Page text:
Archive for August 2012

Plants of the Week – August 20


Curcuma, derived from the Arabic word kurkum, meaning turmeric, was first described by Linnaeus in 1753. Curcuma ‘Sulee Sunshine’ is a hybrid from Thailand developed for the cut flower industry. Otherworldly looking flowers, often referred to as cones, emerge in August and continue through October. Unlike other curcumas which hide their flowers amongst foliage, Curcuma ‘Sulee Sunshine’ bears leaves which natuarally fold away serving as a brilliant background to highlight the inflorescence. A specimen can be seen growing along the bluestone path near the Off-Campus Study Office in the Terry Shane Teaching Garden. Photo credit: J. Coceano…

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Plants of the Week – August 13


Orthosiphon stamineus is an interesting tender perennial just starting to bloom outside the Wister Center.  This native of Eastern Asia, a member of the Lamiaceae family, has long been used for its medicinal properties.  In Southeast Asia it is known as Misai Kucing and is used to make Java tea which helps heal kidney and urinary problems; however, it is also commonly cultivated for its unusual flowers.  It gets its common name cat’s whiskers from its tall stalks of white flowers with long “whiskery” stamens, which makes it a unique plant for containers or garden beds. The flowers also …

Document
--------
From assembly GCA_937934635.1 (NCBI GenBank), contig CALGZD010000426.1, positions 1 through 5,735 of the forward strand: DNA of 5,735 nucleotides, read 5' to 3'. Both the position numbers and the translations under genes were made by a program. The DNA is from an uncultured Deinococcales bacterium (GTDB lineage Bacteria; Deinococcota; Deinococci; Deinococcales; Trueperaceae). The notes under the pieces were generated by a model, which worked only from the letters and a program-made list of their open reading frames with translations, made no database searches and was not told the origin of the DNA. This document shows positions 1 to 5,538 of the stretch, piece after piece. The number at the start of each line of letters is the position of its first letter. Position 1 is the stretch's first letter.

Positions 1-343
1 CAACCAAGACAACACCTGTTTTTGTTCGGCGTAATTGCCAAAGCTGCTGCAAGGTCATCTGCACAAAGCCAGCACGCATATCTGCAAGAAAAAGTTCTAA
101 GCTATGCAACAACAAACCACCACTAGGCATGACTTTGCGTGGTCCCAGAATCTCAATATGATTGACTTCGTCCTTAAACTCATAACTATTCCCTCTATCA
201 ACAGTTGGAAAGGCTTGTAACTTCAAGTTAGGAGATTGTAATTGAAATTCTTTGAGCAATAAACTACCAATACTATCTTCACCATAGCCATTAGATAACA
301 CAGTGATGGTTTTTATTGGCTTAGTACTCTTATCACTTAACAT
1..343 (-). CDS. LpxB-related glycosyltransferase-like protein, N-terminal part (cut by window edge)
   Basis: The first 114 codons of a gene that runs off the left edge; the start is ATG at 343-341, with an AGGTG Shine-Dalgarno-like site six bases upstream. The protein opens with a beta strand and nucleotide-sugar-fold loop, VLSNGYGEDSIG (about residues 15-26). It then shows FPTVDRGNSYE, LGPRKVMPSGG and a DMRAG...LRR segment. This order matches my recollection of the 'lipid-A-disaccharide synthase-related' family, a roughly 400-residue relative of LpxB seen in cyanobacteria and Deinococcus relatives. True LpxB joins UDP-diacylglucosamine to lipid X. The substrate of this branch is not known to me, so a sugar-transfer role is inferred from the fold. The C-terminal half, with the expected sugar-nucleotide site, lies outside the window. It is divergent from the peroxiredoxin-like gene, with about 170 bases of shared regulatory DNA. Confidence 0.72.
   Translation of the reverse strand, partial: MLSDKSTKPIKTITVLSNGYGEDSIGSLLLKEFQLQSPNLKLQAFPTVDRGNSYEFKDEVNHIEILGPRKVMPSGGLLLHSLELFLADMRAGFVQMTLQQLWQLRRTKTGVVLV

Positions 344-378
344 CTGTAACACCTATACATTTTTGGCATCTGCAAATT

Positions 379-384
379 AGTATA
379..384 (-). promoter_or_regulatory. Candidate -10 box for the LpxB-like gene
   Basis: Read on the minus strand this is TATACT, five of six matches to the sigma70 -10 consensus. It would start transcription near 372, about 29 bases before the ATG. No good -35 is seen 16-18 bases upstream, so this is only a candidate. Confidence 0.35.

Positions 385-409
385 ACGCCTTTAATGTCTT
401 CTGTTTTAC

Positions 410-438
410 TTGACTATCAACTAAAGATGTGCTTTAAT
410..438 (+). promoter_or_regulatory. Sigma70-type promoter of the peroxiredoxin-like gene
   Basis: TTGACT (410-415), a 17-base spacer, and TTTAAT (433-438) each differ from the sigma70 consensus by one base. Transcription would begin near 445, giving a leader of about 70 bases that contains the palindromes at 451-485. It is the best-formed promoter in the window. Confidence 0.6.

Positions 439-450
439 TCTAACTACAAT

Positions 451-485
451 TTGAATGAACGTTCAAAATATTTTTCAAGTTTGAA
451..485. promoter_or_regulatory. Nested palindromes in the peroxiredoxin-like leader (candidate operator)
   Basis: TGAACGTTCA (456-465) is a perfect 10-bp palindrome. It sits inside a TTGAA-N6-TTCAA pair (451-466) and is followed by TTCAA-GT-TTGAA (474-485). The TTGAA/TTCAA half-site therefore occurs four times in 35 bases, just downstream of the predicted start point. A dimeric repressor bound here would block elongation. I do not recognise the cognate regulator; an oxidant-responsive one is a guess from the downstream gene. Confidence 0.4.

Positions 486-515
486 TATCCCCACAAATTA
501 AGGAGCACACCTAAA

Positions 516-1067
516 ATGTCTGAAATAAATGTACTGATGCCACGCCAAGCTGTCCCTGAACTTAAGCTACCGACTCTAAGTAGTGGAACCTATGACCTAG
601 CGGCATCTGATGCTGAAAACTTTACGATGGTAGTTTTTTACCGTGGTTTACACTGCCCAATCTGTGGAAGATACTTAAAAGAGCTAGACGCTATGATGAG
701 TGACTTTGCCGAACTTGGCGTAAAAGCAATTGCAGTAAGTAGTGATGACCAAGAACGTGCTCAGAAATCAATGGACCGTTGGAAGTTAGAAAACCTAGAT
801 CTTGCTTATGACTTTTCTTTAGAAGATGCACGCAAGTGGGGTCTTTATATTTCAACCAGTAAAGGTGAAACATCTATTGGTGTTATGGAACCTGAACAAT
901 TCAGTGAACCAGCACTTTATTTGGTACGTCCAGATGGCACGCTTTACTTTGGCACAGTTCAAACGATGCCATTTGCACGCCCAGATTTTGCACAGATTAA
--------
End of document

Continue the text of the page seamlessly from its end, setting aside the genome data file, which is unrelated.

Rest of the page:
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Dutchman’s Pipe – Climbing Aristolochia

Sometimes a plant looks and performs so well that you take it for granted. Such a plant often isn’t flashy yet provides vital form, presence, or function to the garden. Case in point is the Aristolochia macrophylla covering a majority of the wooden arbor in the Terry Shane Teaching Garden. The vine is impressive in scale and provides a mid-height transition from ground level to the towering Quercus and Ulmus behind the garden.

Aristolochia tomentosa growing along Magnolia Collection fence. photo credit: J. Coceano

Aristolochia is a large genus with upwards of 500 members. The group, including evergreen and deciduous …

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